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Ibsen v. Caring for Montanans, Inc.

Ibsen v. Caring for Montanans, Inc., 2016 MT 111 (May 11, 2016) (Cotter, J.) (6-0, aff’d)

Issue: (1) Whether the district court erred in holding that the UTPA does not create a private right of action, and (2) whether the district court erred in holding that Ibsen’s claims could not be maintained as common law claims.

Short Answer: (1) No, and (2) no.

Affirmed

Facts: Ibsen owns and operates the Urgent Care Plus clinic in Helena. He bought health insurance for clinic employees from Blue Cross and Blue Shield of Montana (BCBSMT) through a Chamber of Commerce program, “Chamber Choices.” In July 2013, Health Care Service Corporation bought BCBSMT’s health insurance business and BCBSMT changed its name to Caring for Montanans, Inc.…

Stonehocker v. Gulf Insur. Co.

Stonehocker v. Gulf Insur. Co., 2016 MT 78 (March 29, 2016) (Cotter, J.) (6-0, aff’d & rev’d)

Issue: (1) Whether the district court erred in granting summary judgment to Travelers on the basis that Stonehocker was not a named insured under the uninsured provision of the policy, and (2) whether the district court erred in granting summary judgment to Travelers because at the time of Stonehocker’s injury her personal pickup was not a “temporary substitute auto” under the policy.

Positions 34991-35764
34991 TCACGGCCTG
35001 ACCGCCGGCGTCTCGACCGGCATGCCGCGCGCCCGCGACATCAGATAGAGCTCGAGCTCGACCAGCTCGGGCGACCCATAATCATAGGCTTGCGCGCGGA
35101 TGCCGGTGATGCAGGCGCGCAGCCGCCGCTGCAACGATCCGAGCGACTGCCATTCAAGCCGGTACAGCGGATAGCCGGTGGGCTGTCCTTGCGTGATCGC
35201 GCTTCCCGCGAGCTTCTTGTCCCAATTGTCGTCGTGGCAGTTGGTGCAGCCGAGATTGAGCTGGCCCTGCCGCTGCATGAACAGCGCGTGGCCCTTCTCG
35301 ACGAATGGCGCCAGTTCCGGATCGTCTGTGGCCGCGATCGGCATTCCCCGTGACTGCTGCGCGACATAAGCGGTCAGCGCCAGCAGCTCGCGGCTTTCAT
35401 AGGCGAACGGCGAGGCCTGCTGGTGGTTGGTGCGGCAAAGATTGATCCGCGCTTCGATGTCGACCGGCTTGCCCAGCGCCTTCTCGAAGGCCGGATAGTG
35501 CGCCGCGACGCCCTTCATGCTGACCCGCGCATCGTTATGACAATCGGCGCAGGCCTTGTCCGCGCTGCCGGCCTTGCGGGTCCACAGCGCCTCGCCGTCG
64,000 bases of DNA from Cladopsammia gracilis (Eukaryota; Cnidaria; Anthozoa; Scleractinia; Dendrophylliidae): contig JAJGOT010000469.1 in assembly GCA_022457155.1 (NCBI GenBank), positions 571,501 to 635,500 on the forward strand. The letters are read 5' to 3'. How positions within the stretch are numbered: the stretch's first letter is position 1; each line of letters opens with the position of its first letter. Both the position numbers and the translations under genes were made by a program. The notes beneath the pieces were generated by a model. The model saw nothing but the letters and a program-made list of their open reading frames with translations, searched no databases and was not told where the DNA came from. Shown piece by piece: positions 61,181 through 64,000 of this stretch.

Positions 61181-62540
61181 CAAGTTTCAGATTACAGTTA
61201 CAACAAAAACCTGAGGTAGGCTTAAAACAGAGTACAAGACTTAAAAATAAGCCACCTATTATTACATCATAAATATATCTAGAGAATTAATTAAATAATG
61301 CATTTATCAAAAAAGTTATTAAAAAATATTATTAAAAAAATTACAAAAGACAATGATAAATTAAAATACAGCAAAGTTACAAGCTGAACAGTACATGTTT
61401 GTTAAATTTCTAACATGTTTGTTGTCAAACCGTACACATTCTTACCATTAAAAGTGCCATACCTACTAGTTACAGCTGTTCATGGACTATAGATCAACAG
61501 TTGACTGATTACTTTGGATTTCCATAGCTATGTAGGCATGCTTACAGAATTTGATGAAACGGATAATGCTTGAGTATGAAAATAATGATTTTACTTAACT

Short Answer: (1) No, and (2) yes.

Affirmed (issue #1) & reversed (issue #2), and remanded for entry of judgment for Stonehocker on coverage 

Facts: Marilyn Stonehocker was a camp cook for Bear Creek Outfitters, a guest ranch near East Glacier.…

Whitefish Credit Union v. Prindiville

Whitefish Credit Union v. Prindiville, 2015 MT 328 (Nov. 24, 2015) (Rice, J.) (6-0, aff’d & rev’d)

Issue: (1) Whether the district court erred by holding that a hearing was required as a matter of law to determine the fair market value of the foreclosed property; (2) whether the district court’s valuation of the foreclosed property was supported by credible evidence; and (3) whether the district court erred by improperly admitting evidence at the hearing.

Short Answer: (1) No; (2) the Court does not reach this issue because (3) yes, the district court abused its for a rehearing.

Affirmed & reversed & remanded

Facts: Defendants Prindivilles, Shinns, and Rothschild acquired more than 600 acres of land on Patrick Creek Road with a loan from Whitefish Credit Union for $2.237 million.…

Siebken v. Voderberg

Siebken v. Voderberg, 2015 MT 296 (Oct. 13, 2015) (Baker, J.; Cotter, J., concurring) (6-0, aff’d)

Issue: (1) Whether Siebken is entitled to a new trial based on the district court’s admission of a letter regarding Siebken’s medical history and diagnosis; (2) whether Siebken is entitled to a new trial because the district court erroneously instructed the jury on the statute of limitations; and (3) whether substantial evidence supported the jury verdict.

Short Answer: (1) No; (2) the Court declines to review this issue because Siebken did not preserve the issue for appeal; and (3) yes.

Affirmed

Facts: In Siebken I, this Court reversed summary judgment for Voderberg on statute of limitations grounds. On remand, the primary factual dispute at trial was when the three-year statute began to run on Siebken’s negligence claim.…

Watterud v. Gilbraith

Watterud v. Gilbraith, 2015 MT 288 (Oct. 6, 2015) (Cotter, J.) (6-0, aff’d)